What your contact lenses are made of affects how they wear, including how long they last, your comfort, and their health impact. For many years contact lenses were made of glass. Today, fewer than 1% are, with the other 99% made from various types of plastic. The choices are predominantly some type of PMMA (polymethyl methacrylate), polycarbonate or silicon hydroxy gel.
Hard contact lenses introduced in the 1960s, are made of PMMA and don’t allow oxygen to move directly through the lens. Soft contact lenses, first introduced in 1971, were made of a material (hydroxyethyl methacrylate or HEMA) that absorbed to make them flexible, and therefore more comfortable. At the same time, they are slightly more permeable to air than their older cousins.
RGP (Rigid Gas Permeable) lenses are midway between a truly hard lens, like glass or PMMA, and a soft lens. They combine PMMA with silicone and allow air to get to the eye, which increases comfort and reduces the odds of health problems due to long-term wear.
Extended wear lenses, which come in anywhere from 2-day to 7-day to even 30-day use models, are made of silicon hydroxy gel. That material allows up to seven times the amount of oxygen to pass through the lens, making it possible to wear them longer than others.
Disposable lenses, first introduced in 1987, have now become extremely popular. They can be worn daily for a week or two and removing them every night is an option. Most are designed to be worn continuously then simply thrown away. Made from a combination of a polymer called etafilcon (42%) and water (58%), they’re very thin, flexible and have excellent gas permeability.
Disposables are popular because they fit close to the eye, making them very difficult to dislodge. They’re also very comfortable, so they can be easily ignored during activity. However, many don’t offer quite the level of crystal clear vision as other types, so they’re not suitable for everyone. Also, they don’t correct some vision problems as well as other types, which limits their use for some.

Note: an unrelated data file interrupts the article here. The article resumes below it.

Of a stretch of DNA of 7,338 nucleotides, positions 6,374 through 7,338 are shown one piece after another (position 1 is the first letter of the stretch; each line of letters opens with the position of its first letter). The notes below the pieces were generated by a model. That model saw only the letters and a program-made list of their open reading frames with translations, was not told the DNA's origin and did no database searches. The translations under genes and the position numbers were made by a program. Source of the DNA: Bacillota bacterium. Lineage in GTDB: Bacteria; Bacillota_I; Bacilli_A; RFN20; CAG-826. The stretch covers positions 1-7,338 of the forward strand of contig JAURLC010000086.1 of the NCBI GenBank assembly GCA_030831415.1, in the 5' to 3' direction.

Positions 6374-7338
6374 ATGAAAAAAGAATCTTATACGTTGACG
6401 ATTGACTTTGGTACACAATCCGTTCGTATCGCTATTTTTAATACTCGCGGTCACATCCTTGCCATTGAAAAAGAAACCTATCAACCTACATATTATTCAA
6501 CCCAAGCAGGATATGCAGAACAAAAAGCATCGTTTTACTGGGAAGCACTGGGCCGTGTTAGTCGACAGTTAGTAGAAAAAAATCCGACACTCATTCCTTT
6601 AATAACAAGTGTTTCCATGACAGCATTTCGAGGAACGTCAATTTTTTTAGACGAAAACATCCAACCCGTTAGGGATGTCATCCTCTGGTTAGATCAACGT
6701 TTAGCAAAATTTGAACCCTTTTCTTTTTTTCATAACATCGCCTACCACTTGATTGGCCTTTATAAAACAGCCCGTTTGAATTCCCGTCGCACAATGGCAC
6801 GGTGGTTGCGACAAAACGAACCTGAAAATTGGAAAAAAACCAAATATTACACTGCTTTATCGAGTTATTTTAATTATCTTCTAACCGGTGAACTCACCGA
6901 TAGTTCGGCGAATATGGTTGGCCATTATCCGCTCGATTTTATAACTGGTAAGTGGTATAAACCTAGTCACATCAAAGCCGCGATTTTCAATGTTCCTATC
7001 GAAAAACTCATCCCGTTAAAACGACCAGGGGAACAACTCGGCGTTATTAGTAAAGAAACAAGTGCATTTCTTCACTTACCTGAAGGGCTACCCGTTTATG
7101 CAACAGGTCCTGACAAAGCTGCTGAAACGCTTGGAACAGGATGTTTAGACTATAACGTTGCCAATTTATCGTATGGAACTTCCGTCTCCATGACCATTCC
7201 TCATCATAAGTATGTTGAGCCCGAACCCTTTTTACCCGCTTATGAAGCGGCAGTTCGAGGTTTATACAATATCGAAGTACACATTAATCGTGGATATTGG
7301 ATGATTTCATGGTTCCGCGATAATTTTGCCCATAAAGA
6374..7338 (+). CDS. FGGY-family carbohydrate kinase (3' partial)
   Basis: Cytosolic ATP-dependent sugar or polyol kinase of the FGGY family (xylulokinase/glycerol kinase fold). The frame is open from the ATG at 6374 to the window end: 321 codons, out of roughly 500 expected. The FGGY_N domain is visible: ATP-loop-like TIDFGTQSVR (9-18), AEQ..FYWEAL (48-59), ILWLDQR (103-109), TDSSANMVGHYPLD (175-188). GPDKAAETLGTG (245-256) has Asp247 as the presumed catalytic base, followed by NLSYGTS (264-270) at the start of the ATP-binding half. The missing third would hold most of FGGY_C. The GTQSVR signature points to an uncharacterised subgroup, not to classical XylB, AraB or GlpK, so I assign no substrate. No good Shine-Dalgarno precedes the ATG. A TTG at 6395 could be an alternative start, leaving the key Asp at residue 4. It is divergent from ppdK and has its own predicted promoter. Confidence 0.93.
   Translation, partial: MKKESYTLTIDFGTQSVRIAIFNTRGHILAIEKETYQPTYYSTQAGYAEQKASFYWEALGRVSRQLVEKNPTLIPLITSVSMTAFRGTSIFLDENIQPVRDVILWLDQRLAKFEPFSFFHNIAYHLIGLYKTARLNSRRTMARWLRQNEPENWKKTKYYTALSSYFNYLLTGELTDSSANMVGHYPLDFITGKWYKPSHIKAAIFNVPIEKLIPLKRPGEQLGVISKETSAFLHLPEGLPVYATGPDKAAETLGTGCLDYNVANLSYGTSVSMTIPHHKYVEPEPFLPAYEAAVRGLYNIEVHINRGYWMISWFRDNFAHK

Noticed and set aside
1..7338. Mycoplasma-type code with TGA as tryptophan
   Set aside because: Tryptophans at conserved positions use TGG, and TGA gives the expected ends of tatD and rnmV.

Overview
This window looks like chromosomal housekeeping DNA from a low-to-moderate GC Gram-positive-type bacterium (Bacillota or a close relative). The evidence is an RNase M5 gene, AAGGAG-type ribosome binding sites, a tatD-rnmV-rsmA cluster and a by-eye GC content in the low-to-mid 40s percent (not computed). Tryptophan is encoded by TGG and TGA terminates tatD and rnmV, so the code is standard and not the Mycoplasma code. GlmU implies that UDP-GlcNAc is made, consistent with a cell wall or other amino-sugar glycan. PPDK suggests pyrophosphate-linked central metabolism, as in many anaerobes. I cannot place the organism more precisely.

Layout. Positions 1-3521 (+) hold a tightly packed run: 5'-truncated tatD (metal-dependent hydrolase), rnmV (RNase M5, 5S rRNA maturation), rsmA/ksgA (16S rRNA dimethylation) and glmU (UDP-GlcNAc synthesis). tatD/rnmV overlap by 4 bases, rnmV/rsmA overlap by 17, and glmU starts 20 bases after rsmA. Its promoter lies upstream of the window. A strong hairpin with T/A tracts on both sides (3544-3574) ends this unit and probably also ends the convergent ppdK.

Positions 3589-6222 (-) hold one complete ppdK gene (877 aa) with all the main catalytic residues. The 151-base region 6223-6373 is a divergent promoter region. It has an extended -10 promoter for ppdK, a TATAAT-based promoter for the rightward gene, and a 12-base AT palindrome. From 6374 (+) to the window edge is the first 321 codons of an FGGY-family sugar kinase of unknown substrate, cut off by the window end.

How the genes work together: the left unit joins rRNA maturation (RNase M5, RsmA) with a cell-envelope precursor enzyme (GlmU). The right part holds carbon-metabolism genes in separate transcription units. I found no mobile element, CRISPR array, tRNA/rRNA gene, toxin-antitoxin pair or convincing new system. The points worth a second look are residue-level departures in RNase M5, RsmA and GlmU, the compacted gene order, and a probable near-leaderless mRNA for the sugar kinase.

Apart from the choice of material and wear characteristics, there are lots of options today in contact lenses that simply didn’t exist 20 years ago.
Here are some popular options:
Colored contacts are tinted lenses that either completely change your eye color or enhance the color you already have. Click to see popular colored contacts for dark eyes
Dailies are single vision lenses that are worn only once. A clean fresh pair every day without worrying about cleaning.
Toric contact lenses provide clear vision for people with astigmatism.
Bifocal, multifocal or progressive contact lenses provide clear distance and near vision in one contact lens and are a good alternative to bifocal glasses. These lenses help compensate for presbyopia, a type of farsightedness that affects nearly everyone as they age, typically beginning in the mid-40s.
Investigate your options and you’ll soon find a pair of contact lenses just right for you and your lifestyle.
Please note: contact lenses, even if worn for cosmetic reasons, are medical devices that should be worn under the prescription, direction, and supervision of an eye care professional.